This weekend, we drove to Houston, Texas, where our oldest daughter lives and the four of us participated in a Warrior Dash in nearby Splendora.  May I add, this was Gary’s idea.  If you’re not familiar with a Warrior Dash, it’s a race with obstacles sprinkled throughout.  It’s only a little more than a 5k, but, as their website proudly proclaims, it’s the most hellish 3.2 miles you’ll ever run.  True that.

I was a little nervous going in, not for the run, but some of the obstacles looked a little out of my league.  Scaling walls with ropes, crawling through barbed wire, net bridges, and mud, mud, and more mud. I’m an old broad, for pete’s sake.  But,  I have to say for the most part, the obstacles were a pleasant surprise.  Lots of mud and water, lots of slipping down, but the first wall climb went okay.  I’ll admit I wimped on the vertical wall, I was having trouble with my sugar & I was a little afraid I would get to the top and pass out, so I went around.  I think that’s the only one I missed, though.  The girls were lightening fast, but my man stayed to babysit me, so he and I were not so fast.  I did okay until I got to the fireman’s pole, went down a little faster than I thought and landed wrong & twisted my ankle pretty badly.  I limped the rest of the way, but fortunately, all the obstacles after that were mud or swimming under barbed wire, so I was able to finish with my dignity more or less intact.  And, let’s remember, this isn’t the first race that I’ve limped across the finish line.

Things to remember if you plan to run a Warrior Dash:
1) Make sure your tetanus shot is current.
2) Make sure your shoes are tied on tightly.  You’ll probably lose them at some point anyway, but at least they’ll stay on most of the time.
3) Don’t get cocky.  I don’t care if your playhouse did have a fireman’s pole in it when you were growing up and you slid down it a million times, things are a little different 40 years later.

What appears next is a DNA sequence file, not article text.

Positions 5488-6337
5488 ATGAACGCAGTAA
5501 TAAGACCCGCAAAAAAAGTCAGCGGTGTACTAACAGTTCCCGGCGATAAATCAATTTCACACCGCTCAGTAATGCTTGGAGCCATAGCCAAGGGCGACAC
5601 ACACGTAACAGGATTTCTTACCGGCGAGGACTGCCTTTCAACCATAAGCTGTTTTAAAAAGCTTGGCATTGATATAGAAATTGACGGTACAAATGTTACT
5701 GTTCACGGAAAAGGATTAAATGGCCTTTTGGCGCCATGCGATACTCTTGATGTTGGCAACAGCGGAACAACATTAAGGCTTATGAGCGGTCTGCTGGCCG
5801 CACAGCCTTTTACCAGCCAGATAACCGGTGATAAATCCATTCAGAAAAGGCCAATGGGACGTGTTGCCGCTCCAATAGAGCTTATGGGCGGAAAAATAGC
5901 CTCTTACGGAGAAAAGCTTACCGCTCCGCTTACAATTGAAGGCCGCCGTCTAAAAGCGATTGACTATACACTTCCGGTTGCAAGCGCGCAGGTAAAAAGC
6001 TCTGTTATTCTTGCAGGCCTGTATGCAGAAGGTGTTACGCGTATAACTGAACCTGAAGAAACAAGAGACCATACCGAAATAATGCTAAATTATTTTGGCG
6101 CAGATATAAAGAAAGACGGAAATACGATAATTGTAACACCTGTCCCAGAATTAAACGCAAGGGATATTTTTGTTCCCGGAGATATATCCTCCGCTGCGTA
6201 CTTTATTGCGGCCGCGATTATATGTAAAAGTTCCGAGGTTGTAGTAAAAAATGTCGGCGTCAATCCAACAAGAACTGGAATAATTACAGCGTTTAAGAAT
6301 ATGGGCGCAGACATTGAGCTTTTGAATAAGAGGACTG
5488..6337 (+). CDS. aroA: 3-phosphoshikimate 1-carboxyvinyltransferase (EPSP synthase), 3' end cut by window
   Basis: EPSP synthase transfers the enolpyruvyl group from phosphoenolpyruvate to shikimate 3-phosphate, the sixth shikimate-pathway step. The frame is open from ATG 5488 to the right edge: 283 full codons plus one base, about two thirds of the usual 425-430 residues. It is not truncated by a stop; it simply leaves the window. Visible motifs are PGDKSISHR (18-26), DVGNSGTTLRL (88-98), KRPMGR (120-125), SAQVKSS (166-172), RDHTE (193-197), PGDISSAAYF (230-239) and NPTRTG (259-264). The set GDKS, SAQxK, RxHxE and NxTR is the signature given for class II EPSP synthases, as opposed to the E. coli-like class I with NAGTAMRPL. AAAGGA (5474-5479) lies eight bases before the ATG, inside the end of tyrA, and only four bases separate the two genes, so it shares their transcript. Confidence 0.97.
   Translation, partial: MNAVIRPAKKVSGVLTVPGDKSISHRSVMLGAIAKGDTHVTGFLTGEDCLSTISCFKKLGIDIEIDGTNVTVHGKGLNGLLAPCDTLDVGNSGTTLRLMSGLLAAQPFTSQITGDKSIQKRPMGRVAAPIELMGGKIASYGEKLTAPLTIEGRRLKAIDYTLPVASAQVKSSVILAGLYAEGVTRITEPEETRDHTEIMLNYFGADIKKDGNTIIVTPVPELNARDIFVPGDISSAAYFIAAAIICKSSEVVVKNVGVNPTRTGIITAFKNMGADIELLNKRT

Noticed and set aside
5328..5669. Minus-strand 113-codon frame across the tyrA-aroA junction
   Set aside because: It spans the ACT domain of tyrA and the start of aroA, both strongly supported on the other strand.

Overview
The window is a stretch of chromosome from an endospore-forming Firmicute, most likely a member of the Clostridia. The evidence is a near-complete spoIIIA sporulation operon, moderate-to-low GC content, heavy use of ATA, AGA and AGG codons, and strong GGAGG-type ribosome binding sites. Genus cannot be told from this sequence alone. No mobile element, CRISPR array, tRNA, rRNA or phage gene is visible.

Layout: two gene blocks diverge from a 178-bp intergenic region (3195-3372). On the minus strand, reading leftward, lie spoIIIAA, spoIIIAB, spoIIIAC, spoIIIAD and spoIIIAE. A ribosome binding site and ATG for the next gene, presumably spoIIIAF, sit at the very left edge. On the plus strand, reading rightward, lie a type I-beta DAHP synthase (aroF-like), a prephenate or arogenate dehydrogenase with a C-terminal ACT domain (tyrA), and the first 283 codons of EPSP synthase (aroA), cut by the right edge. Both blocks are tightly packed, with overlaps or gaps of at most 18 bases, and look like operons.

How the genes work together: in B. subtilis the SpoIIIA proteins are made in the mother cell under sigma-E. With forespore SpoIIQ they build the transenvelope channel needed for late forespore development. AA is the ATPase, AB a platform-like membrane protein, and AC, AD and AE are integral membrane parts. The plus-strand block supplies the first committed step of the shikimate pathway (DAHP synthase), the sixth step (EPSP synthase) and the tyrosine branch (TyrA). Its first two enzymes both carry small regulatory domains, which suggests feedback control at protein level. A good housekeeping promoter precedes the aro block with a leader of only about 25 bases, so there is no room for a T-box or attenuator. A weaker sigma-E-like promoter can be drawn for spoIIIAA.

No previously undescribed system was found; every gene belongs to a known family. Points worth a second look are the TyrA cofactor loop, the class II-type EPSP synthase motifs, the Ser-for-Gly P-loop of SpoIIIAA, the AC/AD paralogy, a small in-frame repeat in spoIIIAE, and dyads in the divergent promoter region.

4) If you’re trying to set a record, get a grip.  It’s a fun run.

If I do another one (and the chances are good), I’ll need a volunteer to babysit/run with me, so Gary can actually race.  I’m thinking Hollye McInnis, Debi Cox, or Debbie Flynt are good candidates.  Get ready, girls.

I have to say, this was more fun than I thought it would be.  That said, I’m icing my ankle and hoping for the best.  But, I think this is a great race to do to awaken your inner child.  You remember her, don’t you?  The one who ran like her feet had wings, jumped into mud puddles, slid down geronimo poles, and leaped over buildings in a single bound.  Oh, wait, that last one was a super hero, I think.  Anyway, very fun way to spend the afternoon with your family.  Sign up for one soon.  You won’t regret it.  

Preparing for battle
The Warrior Richards clan
Warrior Kait
Warrior Misty
The clan after the battle
Warrior princesses

Another after the battle shot

The muddy warriors

Stone Bruises

It’s been a long, dark winter.  Or, at least it seemed so to me.  Not particularly cold, thank heaven, just dark and endless.  I’ve never been a huge fan of January and February, but this year I’m more thankful than usual that they’re done.

We all go through seasons of life that range from mountaintop highs to deep valley lows.  This winter certainly hasn’t been a deep valley for me, but it has been dark and gloomy.   It reminded me that we all have events in our lives that leave stone bruises on our hearts.  You remember stone bruises.  You used to get them when you walked barefoot as a kid.  You stepped on a rock or stone and it hurt in the moment, but really didn’t leave a mark.  Then, later, you moved your foot or stepped on that certain spot, and there it was, the pain you thought was gone.  

I woke one morning this week to the sight of dogwoods blooming outside my bedroom window, and I can’t express how thankful that made me.  I love spring.  It is, hands down, my favorite time of year.  I sneeze my way through it, but what a small price to pay for spring!  Spring is a reminder of the faithfulness of God.  How, every year,  no matter how cold or dark the winter was, He’ll bring spring to us again.  We just have to soldier through those months of cold and darkness and trust Him.  He’s ever faithful.  This week has been a much needed reminder of that.